Despite general opposition to it in the social media world, Jenny McCarthy, former Playboy Playmate of the Year, has just officially joined The View, an American daytime talk show on the ABC television network (owned by Disney). So other than being a former Playboy model, what is she notable for? Well, unless you’re just totally uninterested in the vaccine controversy, you know her as someone who heavily promotes the anti-vaccination movement.
Let’s look closely at Jenny’s background. Her extensive medical and science education includes…not much. In fact, she’s used as an authority figure among vaccine deniers, despite having no formal education in the sciences, medicine, immunology, virology, psychiatry, psychology…I’m sure you get the point.
In 2005, she announced that her child was diagnosed with autism, and she remains convinced that vaccines caused her son’s autism, although that view is unsupported by any scientific or medical evidence, which has lead to some significant skepticism and doubt that her son even has autism. Her public appearances and statements have increased the public perception of this link, and may have led to decreased immunization rates and increased incidence of some vaccine preventable diseases. Jenny has stated that chelation therapy helped her son recover from autism. Essentially, she claims that mercury in vaccines causes autism, which has been rejected by scientific and clinical studies. In fact, there is no evidence whatsoever that vaccines cause autism (this blog post thoroughly discusses all of the evidence), unless you buy into the fraudulent link between autism and vaccines promoted by Mr. Andy Wakefield‘s paper that alleged a connection between MMR and autism and has been retracted by the Lancet medical journal. Jenny claims that the use of chelation somehow reversed the effects of the “mercury exposure,” and “cured” her son of autism. However, the National Institute of Mental Health has concluded that autistic children will not receive any benefit to balance the risks of cognitive and emotional problems induced by the chelating agents used in this treatment. To be honest, she should stick to modeling and B-grade movies.
A few years ago, Jenny talked to Time Magazine about her views on vaccines. One answer, in particular, to a question from the Time editors, confirms how harmful her viewpoints can be, particularly to children:
Time: Your collaborator recommends that parents accept only the haemophilus influenzae type B (HIB) and tetanus vaccine for newborns and then think about the rest. Not polio? What about the polio clusters in unvaccinated communities like the Amish in the U.S.? What about the 2004 outbreak that swept across Africa and Southeast Asia after a single province in northern Nigeria banned vaccines?
Jenny: I do believe sadly it’s going to take some diseases coming back to realize that we need to change and develop vaccines that are safe. If the vaccine companies are not listening to us, it’s their f___ing fault that the diseases are coming back. They’re making a product that’s s___. If you give us a safe vaccine, we’ll use it. It shouldn’t be polio versus autism.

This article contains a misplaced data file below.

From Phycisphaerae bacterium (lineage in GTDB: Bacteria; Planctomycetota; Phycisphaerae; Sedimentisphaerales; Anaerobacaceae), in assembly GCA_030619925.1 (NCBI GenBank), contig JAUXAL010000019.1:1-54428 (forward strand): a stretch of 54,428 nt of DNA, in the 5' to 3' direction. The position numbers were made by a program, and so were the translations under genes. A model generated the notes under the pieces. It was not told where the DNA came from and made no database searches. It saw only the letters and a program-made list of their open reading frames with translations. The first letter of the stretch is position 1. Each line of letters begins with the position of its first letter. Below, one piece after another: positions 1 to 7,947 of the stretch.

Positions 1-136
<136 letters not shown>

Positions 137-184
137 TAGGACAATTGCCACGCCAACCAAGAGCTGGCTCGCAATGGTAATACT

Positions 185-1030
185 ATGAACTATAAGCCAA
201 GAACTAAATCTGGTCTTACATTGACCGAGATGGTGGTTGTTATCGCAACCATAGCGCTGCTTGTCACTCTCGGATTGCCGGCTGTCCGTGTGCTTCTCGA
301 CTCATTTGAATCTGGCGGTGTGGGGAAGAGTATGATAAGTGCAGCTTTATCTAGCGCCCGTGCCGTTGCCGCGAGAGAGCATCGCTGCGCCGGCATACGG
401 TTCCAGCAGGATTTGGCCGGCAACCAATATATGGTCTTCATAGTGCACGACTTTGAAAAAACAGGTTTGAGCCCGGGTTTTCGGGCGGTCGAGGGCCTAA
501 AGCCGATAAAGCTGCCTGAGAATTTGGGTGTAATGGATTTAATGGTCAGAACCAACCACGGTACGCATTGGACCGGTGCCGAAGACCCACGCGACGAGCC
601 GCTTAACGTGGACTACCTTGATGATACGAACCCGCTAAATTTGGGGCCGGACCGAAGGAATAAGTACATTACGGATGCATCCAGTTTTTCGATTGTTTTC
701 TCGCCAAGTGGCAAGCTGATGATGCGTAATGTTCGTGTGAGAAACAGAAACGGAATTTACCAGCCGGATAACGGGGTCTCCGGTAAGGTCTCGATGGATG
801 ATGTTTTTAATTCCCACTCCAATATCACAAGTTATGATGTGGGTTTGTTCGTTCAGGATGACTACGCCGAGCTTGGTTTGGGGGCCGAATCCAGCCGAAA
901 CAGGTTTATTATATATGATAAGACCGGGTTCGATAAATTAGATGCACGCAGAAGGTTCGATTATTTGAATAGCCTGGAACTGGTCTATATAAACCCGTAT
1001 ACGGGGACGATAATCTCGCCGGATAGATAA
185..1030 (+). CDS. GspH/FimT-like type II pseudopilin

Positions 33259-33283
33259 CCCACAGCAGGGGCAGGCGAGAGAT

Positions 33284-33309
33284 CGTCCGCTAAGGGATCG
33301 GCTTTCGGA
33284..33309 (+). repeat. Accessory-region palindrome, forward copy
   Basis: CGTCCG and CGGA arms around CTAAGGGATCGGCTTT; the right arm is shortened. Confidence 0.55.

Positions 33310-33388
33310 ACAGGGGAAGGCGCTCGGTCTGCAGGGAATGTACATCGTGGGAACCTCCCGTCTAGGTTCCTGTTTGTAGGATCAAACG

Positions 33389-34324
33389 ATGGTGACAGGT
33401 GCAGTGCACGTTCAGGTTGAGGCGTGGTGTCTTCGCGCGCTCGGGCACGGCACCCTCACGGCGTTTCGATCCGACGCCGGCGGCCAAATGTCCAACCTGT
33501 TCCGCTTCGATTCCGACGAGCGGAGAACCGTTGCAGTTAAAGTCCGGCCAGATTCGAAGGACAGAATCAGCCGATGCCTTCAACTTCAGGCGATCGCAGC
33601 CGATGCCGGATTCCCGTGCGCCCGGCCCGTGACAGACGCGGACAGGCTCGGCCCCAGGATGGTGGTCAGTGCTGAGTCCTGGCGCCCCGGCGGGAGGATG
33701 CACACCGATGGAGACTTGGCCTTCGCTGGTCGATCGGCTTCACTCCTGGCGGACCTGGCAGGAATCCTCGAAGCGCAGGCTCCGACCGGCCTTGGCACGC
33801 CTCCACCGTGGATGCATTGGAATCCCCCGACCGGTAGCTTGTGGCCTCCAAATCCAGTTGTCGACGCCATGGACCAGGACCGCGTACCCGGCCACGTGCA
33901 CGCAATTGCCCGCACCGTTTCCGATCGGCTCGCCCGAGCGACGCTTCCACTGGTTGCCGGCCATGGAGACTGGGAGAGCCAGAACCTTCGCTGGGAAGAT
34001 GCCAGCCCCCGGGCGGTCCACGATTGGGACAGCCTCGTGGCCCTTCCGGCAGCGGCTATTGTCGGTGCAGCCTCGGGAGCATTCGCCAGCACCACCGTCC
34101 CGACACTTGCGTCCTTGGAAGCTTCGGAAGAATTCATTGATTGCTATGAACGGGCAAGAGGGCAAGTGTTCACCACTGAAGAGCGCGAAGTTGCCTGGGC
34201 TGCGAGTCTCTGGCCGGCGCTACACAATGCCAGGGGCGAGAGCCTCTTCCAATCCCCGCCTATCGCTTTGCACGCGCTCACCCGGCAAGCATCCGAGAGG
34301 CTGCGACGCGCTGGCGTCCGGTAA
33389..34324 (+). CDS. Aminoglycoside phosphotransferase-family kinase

There is no evidence that polio vaccines are correlated with or causal to autism (in fact, I was unable to find one peer-reviewed article that makes that claim). So, she’s inventing a conviction about polio and autism right out of the blue. Ostensibly, that invented supposition is alleged by her to balance against the fact that the polio vaccine prevents several thousand cases of paralysis and death every single year. I bet if Jenny were alive in 1955, when the polio vaccine became widely available, and polio epidemics were prevalent in the USA, she’d have a different attitude. She would be screaming that she was incapable of getting the vaccines fast enough for her kids!
The criticisms of Jenny are widespread throughout the science blogosphere:
Here’s a hint for you, Jenny: We already do have vaccines that are safe. The government is listening to you and your fellow antivaccine activists far more than your pseudoscientific nonsense deserves and even though you are a scientific illiterate. They do it because you and your fellow antivaccine activists whose public face you have become are endangering public health on the basis of no good science, and they are trying to prevent that. Indeed, scientists continue to waste millions of dollars studying over and over again the question of whether vaccines are associated with autism and keep finding the same answer: They aren’t.
Some might say that Jenny has a constitutional right to prattle and jabber about her judgments regarding vaccines. Except, as the old metaphor goes, you can’t shout “fire” in a theatre, if there is no fire. That’s dangerous. And her comments about vaccines, uninformed, ignorant, and based on zero evidence, are menacing to children everywhere. She needs to shut her mouth.
Now maybe ABC TV (again owned by Disney, who tells children that their theme parks are the “happiest place on earth”) decided to go to the Dumb Blonde Talent Agency to get Jenny on The View, and have ordered her to shut her uninformed mouth about vaccines. Let’s hope.
Vaccines Save Lives
- Retraction–Ileal-lymphoid-nodular hyperplasia, non-specific colitis, and pervasive developmental disorder in children. Lancet. 2010 Feb 6;375(9713):445. PubMed PMID: 20137807.
- Price CS, Thompson WW, Goodson B, Weintraub ES, Croen LA, Hinrichsen VL, Marcy M, Robertson A, Eriksen E, Lewis E, Bernal P, Shay D, Davis RL, DeStefano F. Prenatal and infant exposure to thimerosal from vaccines and immunoglobulins and risk of autism.Pediatrics. 2010 Oct;126(4):656-64. doi: 10.1542/peds.2010-0309. Epub 2010 Sep 13. PubMed PMID: 20837594.